So we’ve always kept that as a mainstay, but when the difficulty came up we were talking about what would PC players want. What would be important to them? The additional challenge, or the choice for additional challenge was something that we thought was important. Figuring out how to do that in a way that was both efficient and fair was challenging. We didn’t just move sliders around: we actually sat down and looked at the creature types and looked at them as individuals. Rather than just say, “this one now does 10% more damage” we made them a little faster, which gives them the perception of being a little bit smarter.

So we did quite a lot of work on that, then we redid the GUI so it felt a little bit more mouse-specific. So if you try to click on things it worked, rather than there’s no cursor. So those are the main areas that we worked on, and then clearly the 3D.

RPS: How much did you tweak in response to how much people used or tired of the various mechanics on the Xbox, like the Seal collecting and the friendship-forming?

Josh Atkins: I’ll give you one interesting hint. If you look at the number of items that need be collected to get certain Achievements on the Xbox version and the PC version, they may be slightly different.

RPS: Higher or lower?

Josh Atkins: Lower. That was some of the stuff we looked at. One of the things I’ve said many times over is every time you launch a game someone pulls it out of your hands, and you’re trying to desperately hold onto it, do more to it. Certainly the opportunity to go back and look at some stuff was good. We didn’t want to make a big deal of all of it, because some of it was little things that we knew we wanted to do, like the Achievement thing. As another example, there’s ability to repair all your houses, and there’s multiple save slots.

RPS: Is the general sentiment around Lionhead that the collection elements, the almost Farmville-like stuff, has been a success?

Josh Atkins: There’s definitely a future to it. It’s an execution question; there’s room to continue to do more with that. It’s successful in the sense that people enjoyed; I’m not trying to pitch Coin Golf here, it’s just at the top of my mind, but the way we’ve done Achievements there – you have to trade with other people to get them all, things like that, we look at that as kind of the tip of the iceberg of a whole lot of new gameplay. What’s the future of companion apps on the phone or the tablets or the PC? What’s the future of, looking at the Farmville thing, the mentality of how much you have to play together, and bringing that to a console game? There’s a lot of room for innovation there. It’s successful in the sense that people like it; it’s successful in the sense that it inspired us.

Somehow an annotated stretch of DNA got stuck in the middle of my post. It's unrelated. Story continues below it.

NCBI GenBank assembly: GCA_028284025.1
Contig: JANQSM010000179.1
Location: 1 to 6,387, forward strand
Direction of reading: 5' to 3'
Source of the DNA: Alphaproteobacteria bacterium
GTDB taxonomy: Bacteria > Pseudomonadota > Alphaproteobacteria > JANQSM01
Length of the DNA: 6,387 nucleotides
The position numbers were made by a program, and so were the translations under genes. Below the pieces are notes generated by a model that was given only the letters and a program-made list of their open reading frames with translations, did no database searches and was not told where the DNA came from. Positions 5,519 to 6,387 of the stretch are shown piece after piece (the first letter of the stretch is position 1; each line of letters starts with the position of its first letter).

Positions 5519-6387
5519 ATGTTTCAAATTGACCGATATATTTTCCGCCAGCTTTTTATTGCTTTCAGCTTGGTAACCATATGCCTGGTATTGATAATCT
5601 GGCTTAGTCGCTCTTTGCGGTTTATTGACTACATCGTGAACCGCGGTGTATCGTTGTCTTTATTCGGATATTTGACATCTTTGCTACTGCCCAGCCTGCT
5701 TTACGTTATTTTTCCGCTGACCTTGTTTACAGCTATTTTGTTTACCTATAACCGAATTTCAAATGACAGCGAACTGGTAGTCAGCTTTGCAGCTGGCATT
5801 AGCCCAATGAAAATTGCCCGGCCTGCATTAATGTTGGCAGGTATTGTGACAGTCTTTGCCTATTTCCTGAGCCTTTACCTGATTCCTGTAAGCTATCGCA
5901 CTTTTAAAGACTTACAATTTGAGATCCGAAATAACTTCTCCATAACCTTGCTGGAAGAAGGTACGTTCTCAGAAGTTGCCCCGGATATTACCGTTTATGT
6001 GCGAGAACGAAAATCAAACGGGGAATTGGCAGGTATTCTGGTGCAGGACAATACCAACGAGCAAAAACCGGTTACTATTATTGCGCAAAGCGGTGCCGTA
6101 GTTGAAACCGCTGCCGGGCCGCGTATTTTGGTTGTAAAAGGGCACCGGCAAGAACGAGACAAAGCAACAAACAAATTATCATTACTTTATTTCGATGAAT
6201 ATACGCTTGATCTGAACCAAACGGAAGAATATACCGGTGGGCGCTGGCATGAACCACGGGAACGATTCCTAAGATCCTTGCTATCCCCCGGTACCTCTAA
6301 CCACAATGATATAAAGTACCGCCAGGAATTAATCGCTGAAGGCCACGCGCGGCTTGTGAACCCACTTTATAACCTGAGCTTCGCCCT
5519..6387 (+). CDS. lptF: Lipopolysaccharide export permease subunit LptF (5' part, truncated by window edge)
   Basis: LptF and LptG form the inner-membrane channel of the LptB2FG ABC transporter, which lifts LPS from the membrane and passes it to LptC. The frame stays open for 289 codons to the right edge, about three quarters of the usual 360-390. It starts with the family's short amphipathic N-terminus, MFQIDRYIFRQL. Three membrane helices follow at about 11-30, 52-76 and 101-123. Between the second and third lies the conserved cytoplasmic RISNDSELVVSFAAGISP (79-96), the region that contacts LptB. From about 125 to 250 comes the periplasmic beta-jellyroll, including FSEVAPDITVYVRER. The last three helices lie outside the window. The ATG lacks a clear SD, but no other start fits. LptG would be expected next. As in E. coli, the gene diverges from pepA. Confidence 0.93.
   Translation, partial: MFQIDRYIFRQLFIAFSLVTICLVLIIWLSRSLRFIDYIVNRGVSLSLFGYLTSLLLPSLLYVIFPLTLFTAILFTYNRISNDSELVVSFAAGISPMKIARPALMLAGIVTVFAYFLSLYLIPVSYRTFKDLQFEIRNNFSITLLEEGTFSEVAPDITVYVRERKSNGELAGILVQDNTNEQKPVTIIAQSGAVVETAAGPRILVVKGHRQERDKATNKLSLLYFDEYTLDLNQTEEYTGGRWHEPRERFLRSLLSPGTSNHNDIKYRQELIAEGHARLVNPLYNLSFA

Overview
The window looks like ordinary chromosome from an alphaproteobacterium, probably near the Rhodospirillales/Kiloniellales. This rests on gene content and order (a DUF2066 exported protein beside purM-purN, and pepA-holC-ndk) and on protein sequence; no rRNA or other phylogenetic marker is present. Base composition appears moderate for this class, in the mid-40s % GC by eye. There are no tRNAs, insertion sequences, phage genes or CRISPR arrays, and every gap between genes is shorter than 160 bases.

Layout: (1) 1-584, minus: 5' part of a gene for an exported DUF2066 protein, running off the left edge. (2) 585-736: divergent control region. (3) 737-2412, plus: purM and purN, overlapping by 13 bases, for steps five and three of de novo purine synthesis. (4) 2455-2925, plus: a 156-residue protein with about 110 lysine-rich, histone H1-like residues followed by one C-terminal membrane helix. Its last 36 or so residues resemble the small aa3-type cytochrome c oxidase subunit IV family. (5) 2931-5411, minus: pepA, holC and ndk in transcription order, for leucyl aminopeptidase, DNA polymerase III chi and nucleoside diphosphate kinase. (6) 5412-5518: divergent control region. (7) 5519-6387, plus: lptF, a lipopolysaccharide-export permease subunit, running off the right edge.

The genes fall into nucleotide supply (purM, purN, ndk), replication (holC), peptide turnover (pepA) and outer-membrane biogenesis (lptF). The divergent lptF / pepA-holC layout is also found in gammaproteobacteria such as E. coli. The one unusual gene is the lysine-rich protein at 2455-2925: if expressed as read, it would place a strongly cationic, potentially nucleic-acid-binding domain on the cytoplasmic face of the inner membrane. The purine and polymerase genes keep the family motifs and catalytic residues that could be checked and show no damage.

RPS: Your aim with Fable III seemed to be to tap into non-traditional gaming markets – how much did that happen?

Josh Atkins: The interesting thing about Fable is the anecdotal stuff that we hear. The first thing that springs to mind is our PR telling us that her hairdresser plays Fable, and she’s a girl, and it’s the only game she plays. Another one is that a friend of mine emailed me and told me it was the first game his daughter had ever finished. She’s nine, and she loved it. It’s important to us that we achieve that. From the get-go for the franchise, we’ve balanced it so that anyone who picks up can generally be successful. When a friend who’s working in games emails you and tells you their kid liked it, it has an impact.

RPS: How did the more casual or younger players take to the quite heavy moral choices you have in the game, such as deciding right at the start whether your lover or a group of innocent townspeople are killed?

Josh Atkins: It’s interesting, because kids now have entertainment that’s kind of hardcore. If you look at Harry Potter as a good example, he’s dealing with some pretty heavy stuff. So I do think that for us the interesting thing is that presenting a choice like that a kid… as long as the parent is comfortable with them playing it, we’re comfortable with offering them the choice because it makes the kid think. They’re just a person, right, with shorter arms. They’re sitting a littler closer to the screen perhaps, but nonetheless they’re still sitting there wondering what’s the right thing to do.